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Lesotho volunteers kidnapped, credit prayer for safe release

MORIJA, Lesotho (BP)–While millions of Americans watched the Super Bowl Jan. 31, a missionary couple in the southern African country of Lesotho were robbed at gunpoint and kidnapped by a gang of thieves.
Gene and Jean Phillips, emeritus Southern Baptist missionaries serving a volunteer term in Morija, Lesotho, were awakened at 2 a.m. Monday (7 p.m. EST Sunday) by five armed men who had entered the bedroom where they were sleeping.
The men demanded money and forced the pair into the back of the couple’s four-wheel-drive vehicle, which was parked in front of the house.
As the kidnappers started the vehicle, they set off its theft alarm. The shriek awakened a neighbor, who looked out to see the vehicle pulling away. When a telephone call to the local police station went unanswered, other phone calls set in motion a chain of prayer that reached all the way back to the United States, including the couple’s home congregation, First Baptist Church in Camden, S.C.
“The chain of prayer started about 3 a.m.,” said Wes Gestring, the Phillipses’ son-in-law who serves with his wife, Elizabeth, as a Campus Crusade for Christ missionary in the nearby town of Roma. “While you guys were watching the Super Bowl, this was happening to them.”
As the thieves drove the couple into an isolated area in the mountains, they repeatedly threatened to kill them, Gestring said. At 3 a.m. — just as fellow Christians began praying — the gang decided to leave the couple on the road, alive and unharmed.
Officials at the Southern Baptist International Mission Board in Richmond, Va., were relieved to hear the couple had been released safely.
“In similar circumstances in southern Africa, people are commonly killed because they can identify the kidnappers,” said Clyde Berkley, associate director of the board’s work in southern Africa. “There were a lot of people praying, and there’s no doubt God answered those prayers.”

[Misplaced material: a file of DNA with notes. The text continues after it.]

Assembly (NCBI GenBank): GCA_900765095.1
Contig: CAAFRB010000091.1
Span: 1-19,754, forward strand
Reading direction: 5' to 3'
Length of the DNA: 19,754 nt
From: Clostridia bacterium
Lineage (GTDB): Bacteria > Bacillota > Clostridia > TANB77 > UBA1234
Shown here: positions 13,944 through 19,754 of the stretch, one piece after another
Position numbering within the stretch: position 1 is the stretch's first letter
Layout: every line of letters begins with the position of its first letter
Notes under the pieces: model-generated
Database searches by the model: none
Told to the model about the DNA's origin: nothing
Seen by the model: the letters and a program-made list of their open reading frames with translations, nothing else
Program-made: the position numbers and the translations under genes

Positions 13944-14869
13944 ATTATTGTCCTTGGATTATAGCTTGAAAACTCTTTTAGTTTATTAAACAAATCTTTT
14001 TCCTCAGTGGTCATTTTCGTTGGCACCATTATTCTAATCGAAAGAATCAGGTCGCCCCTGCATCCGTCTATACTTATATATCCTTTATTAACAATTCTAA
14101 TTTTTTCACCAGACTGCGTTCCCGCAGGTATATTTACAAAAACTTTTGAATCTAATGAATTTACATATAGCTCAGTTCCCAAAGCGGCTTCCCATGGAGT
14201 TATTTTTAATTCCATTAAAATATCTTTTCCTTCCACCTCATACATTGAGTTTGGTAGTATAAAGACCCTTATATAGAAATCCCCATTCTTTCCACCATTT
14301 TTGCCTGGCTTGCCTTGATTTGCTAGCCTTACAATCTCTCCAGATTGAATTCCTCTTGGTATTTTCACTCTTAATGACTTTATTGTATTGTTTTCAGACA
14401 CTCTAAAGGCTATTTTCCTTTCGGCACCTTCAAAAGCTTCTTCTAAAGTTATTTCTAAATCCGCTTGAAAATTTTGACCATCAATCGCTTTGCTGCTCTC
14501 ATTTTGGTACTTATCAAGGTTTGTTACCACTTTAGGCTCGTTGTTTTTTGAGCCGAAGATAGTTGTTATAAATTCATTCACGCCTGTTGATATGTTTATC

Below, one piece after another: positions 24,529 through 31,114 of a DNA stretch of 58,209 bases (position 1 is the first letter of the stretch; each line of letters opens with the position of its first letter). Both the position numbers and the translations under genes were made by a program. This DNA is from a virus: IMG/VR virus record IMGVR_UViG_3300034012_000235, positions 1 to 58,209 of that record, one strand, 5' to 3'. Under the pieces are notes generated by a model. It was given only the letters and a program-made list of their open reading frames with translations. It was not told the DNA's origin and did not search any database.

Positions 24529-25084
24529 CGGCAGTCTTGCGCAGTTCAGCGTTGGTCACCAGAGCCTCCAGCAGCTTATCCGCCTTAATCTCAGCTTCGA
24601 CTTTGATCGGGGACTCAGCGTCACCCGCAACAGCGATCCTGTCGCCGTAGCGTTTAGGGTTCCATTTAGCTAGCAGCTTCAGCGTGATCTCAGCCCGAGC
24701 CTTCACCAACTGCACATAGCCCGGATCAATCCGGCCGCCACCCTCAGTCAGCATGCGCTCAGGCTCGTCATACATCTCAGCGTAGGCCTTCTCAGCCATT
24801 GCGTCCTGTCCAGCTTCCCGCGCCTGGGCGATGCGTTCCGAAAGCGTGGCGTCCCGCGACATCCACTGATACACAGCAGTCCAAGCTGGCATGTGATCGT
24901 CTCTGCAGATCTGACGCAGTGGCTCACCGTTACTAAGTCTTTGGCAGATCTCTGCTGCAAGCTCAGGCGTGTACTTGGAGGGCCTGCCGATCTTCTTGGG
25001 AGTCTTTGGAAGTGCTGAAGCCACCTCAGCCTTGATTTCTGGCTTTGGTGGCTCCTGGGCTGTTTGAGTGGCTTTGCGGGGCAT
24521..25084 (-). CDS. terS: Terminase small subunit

The Phillipses were appointed as missionaries to Rhodesia (now Zimbabwe) in 1956 and served through a period of strife and revolution that resulted in the country’s independence from the United Kingdom in 1980. They retired in 1996 and began the Lesotho assignment in discipleship and leadership training through the IMB’s International Service Corps program in December.
From 3 a.m. to 6 a.m., while emergency prayer networks spread the news of the kidnapping, the Phillipses wandered through darkened cornfields. As daylight dawned, they found a man who got help for them.
A couple of hours later, they were safely back in Morija, where police agencies and other missionaries were mobilizing to mount a search.
“Missionary Aviation Fellowship was preparing to put planes up in the air to search for them,” Gestring said. “Their landlord already had been out looking for them on dirt roads he knew of. A major in the South African Defense Force was about ready to send out troops to look for them.
“It was quite encouraging to know there would be troops on the ground and planes in the air looking for them.”
The South African troops had been sent into Lesotho, a small country completely surrounded by South Africa, in September 1998 after an army mutiny and crippling strikes forced the government to ask for help. Popular resentment toward the South African soldiers had been developing into anger toward foreigners, Gestring said.
“Sundays are days for political rallies here,” Gestring said. “We were worried about the kidnappers’ motives because a political armband was found in the house. The attitude toward foreigners was something that could have made the situation worse.”
“When we heard people had been praying for us much of the night, we understood why we were not killed and why we had such strength to walk all those hours and why we found just the right people to help,” said Jean Phillips. “We clung to verses from God’s Word as we committed ourselves to him, for him to be glorified by our life or our death.
“We have seen him at work, and we know that he has called us to join him in what he is doing.”
Jean Phillips asked believers to continue praying for them and for Lesotho.
“Pray that God will heal our memories and continue to give us his peace,” she said. “Pray for the men who did this terrible crime, that the words of love and kindness and the witness we gave them from the Lord will convict them and that they will be saved and changed into the people God has planned for them to be.
“And join us in praying that much fruit will be borne for his glory through all that has happened.”

EDITORS’ NOTE: In addition to their daughter, Elizabeth, who is a Campus Crusade for Christ missionary in Lesotho, the Phillipses have three sons: Paul Phillips of Fort Worth, Texas; John Phillips of Columbia, S.C.; and T. Mark Phillips of Blythewood, S.C. Gene Phillips was pastor of Southside Baptist Church in Greensboro, N.C., before missionary appointment.]

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  • Mark Kelly